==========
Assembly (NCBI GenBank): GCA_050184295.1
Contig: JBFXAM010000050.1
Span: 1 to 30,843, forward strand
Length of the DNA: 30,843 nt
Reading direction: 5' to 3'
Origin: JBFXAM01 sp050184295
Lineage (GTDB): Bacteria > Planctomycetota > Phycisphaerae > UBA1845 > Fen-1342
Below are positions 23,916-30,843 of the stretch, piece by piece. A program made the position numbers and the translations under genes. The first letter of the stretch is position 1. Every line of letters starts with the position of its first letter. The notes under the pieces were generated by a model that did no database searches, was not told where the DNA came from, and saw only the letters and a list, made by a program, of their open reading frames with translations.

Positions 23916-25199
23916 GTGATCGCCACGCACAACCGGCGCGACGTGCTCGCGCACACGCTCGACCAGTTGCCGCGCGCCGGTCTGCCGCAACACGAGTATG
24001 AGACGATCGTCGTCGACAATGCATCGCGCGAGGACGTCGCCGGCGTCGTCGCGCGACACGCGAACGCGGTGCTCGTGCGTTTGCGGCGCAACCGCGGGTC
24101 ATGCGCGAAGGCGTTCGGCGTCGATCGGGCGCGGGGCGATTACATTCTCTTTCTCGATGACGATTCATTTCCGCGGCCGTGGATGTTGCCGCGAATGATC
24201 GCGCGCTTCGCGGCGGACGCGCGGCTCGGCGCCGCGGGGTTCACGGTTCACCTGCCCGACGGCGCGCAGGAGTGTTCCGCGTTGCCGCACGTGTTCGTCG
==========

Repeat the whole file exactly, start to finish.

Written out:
Assembly (NCBI GenBank): GCA_050184295.1
Contig: JBFXAM010000050.1
Span: 1 to 30,843, forward strand
Length of the DNA: 30,843 nt
Reading direction: 5' to 3'
Origin: JBFXAM01 sp050184295
Lineage (GTDB): Bacteria > Planctomycetota > Phycisphaerae > UBA1845 > Fen-1342
Below are positions 23,916-30,843 of the stretch, piece by piece. A program made the position numbers and the translations under genes. The first letter of the stretch is position 1. Every line of letters starts with the position of its first letter. The notes under the pieces were generated by a model that did no database searches, was not told where the DNA came from, and saw only the letters and a list, made by a program, of their open reading frames with translations.

Positions 23916-25199
23916 GTGATCGCCACGCACAACCGGCGCGACGTGCTCGCGCACACGCTCGACCAGTTGCCGCGCGCCGGTCTGCCGCAACACGAGTATG
24001 AGACGATCGTCGTCGACAATGCATCGCGCGAGGACGTCGCCGGCGTCGTCGCGCGACACGCGAACGCGGTGCTCGTGCGTTTGCGGCGCAACCGCGGGTC
24101 ATGCGCGAAGGCGTTCGGCGTCGATCGGGCGCGGGGCGATTACATTCTCTTTCTCGATGACGATTCATTTCCGCGGCCGTGGATGTTGCCGCGAATGATC
24201 GCGCGCTTCGCGGCGGACGCGCGGCTCGGCGCCGCGGGGTTCACGGTTCACCTGCCCGACGGCGCGCAGGAGTGTTCCGCGTTGCCGCACGTGTTCGTCG